I don't agree with this - it is not difficult to find TV entertainment in Spanish. Only on youtube you can find a lot. You just have to do it, even if it is more mentally exhausting.
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iguanamon
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Re: How much time to spend daily for B2->C1

Postby iguanamon » Sun Oct 04, 2020 4:50 pm

First, welcome to the forum, desperatemonolingual!

Something that always amazes me is the amount of full time university students we get here on the forum who are self-learning a language. I guess I just wonder where they find the time, still, it's done a lot and often successfully.
desperatemonolingual wrote:...One of the main ways I got to B2 in the first place was with a memrise deck with TL words and NL translations. I like memrise because it has an app (that is userfriendly and doesn't cost $50) but damn even memrise can be dificult sometimes. I find Anki hard to use and rigid. What I need to do now is to create my own deck (I haven't decided whether TL-NL Translation or TL-TL Definition is the better strategy and I'm open to input). In summary, SRS is very helpful for me but I'm to lazy to actually build a deck which is what I need to be doing, so I end up not using SRS. I will have to find the willpower to use SRS. ...

Really?! You used mainly memrise to learn Spanish on your own and you didn't use any courses?! What kind of test did you take to determine your level? We almost never get full details here to properly address a question like the OP's. So I am going to answer it in a general manner.

There is no specific amount of time I, or really anyone else here, can give you on how long it will take to reach C1 level. The amount of time varies between people and what their life circumstances allow. Moving from Intermediate to advanced levels requires a lot of exposure to native media, grammar work, work on all of the skills in manipulating the language- reading, writing, speaking, listening.
tungemål wrote:it is not difficult to find TV entertainment in Spanish. Only on youtube you can find a lot. You just have to do it, even if it is more mentally exhausting.

tungemål is absolutely correct. There is plenty of content available on youtube alone, and I am not talking about "youtubers" doing makeup and instructional videos. To get you started- Deutsche Welle en español has a documentary channel and a 24 hour live news and features channel. This is just one source I will mention. There's everything available from cartoons to novelas on youtube in Spanish.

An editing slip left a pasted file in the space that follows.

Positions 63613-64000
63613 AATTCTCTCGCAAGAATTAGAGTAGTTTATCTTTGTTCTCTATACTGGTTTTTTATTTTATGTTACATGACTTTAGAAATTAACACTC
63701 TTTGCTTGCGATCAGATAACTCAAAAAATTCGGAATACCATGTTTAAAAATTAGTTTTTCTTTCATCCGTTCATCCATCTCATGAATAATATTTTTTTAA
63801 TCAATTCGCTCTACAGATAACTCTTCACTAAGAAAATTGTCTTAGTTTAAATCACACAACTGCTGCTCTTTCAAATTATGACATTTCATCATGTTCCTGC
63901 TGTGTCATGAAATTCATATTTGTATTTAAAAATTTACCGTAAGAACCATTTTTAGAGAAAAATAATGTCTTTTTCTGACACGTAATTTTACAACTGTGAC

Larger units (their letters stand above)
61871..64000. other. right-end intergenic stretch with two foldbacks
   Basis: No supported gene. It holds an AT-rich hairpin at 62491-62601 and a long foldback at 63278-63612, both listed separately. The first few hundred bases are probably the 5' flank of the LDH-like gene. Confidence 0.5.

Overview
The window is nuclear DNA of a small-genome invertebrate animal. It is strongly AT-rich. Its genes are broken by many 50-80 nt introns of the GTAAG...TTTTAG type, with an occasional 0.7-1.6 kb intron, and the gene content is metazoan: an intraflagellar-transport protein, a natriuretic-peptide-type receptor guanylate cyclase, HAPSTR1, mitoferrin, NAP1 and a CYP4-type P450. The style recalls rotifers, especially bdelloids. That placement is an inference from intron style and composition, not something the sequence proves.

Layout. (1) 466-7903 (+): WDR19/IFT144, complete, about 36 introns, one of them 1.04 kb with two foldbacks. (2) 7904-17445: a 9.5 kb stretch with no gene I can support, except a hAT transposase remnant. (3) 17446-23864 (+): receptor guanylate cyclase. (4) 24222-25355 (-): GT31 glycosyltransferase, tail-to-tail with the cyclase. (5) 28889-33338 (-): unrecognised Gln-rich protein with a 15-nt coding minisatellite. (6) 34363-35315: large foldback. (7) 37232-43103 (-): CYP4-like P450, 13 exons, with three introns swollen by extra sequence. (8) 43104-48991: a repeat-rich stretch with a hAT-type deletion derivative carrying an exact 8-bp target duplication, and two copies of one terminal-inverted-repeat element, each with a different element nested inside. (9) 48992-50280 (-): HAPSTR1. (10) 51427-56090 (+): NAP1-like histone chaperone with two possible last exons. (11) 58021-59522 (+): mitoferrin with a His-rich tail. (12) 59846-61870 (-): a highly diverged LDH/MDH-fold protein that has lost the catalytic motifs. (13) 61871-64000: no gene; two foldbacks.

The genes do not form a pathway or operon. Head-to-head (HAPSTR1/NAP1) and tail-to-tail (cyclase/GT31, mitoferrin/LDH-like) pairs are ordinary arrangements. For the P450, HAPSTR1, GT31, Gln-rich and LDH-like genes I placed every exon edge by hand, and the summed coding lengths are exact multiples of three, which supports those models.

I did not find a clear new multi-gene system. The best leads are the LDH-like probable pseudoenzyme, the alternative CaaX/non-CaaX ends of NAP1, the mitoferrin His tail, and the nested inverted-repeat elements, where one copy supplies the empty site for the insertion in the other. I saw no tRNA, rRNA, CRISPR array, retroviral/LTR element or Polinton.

...So far with my B2 level I've managed to completely read two books, both translations. I've worked my way through most of a notable novel originally written in my TL but it just bored me to death at the end. Lesson learned, be discerning of genre. Now I'm working on another book translated from my NL (though it can be fairly difficult vocab wise at times). I don't really read books in my NL unless it's assigned to me and I find it difficult to find the motivation (though I do enjoy reading). My current goal is to be reading like 50 pages a day (maybe more)...

Consider doing the super challenge here on the forum. There is plenty of Spanish-language literature available in many genres. I am sure you will find one to your liking. Older novels are available for free on Project Gutenberg's website. The usual booksellers have plenty available. There is also fan fiction available for free. To get you started, you can find around 50 free and legal e-books for download in Spanish here: badosa.com. There most definitely is much more than enough available online for you to have plenty of native content to read, listen and watch.

As to working on grammar, I recommend working through FSI Spanish Basic Course- free and legal to download. Another good resource to use is Gramática de uso del español B1-B2.

SRS is not necessary to learn vocabulary. I've never used it. So, don't worry about srs'ing everything. If you use SRS, use it sparingly. Consensus here on the forum is that srs is quite useful at this stage for learning low frequency vocabulary, phrases and grammar... again, this means it's just one tool in your toolbox out of many.

Have a look at others' logs here on the forum. We have a Spanish Study Group thread here with plenty of links for content and learning tips. Once again, welcome to the forum!
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Cavesa
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Re: How much time to spend daily for B2->C1

Postby Cavesa » Sun Oct 04, 2020 5:48 pm

Welcome to the forum!

I second Iguanamon's post. I'll just add a few notes of my own.

desperatemonolingual wrote:Minimizing my use of English
- I'm a student at an English speaking university and I live in an almost entirely monolingual environment. I have to talk to my family in English. None my friends or associates speak my TL well enough to have a useful conversation with. The biggest thing I can cut out here is my consumption of English language entertainment. I feel guilty anytime I read or watch something in English, but it can be so downright difficult to find enough entertainment in the worlds 2nd most spoken language by number of native speakers. Cutting out English entertainment is going to be a real hassle, but I'm going to commit my self to not consume anything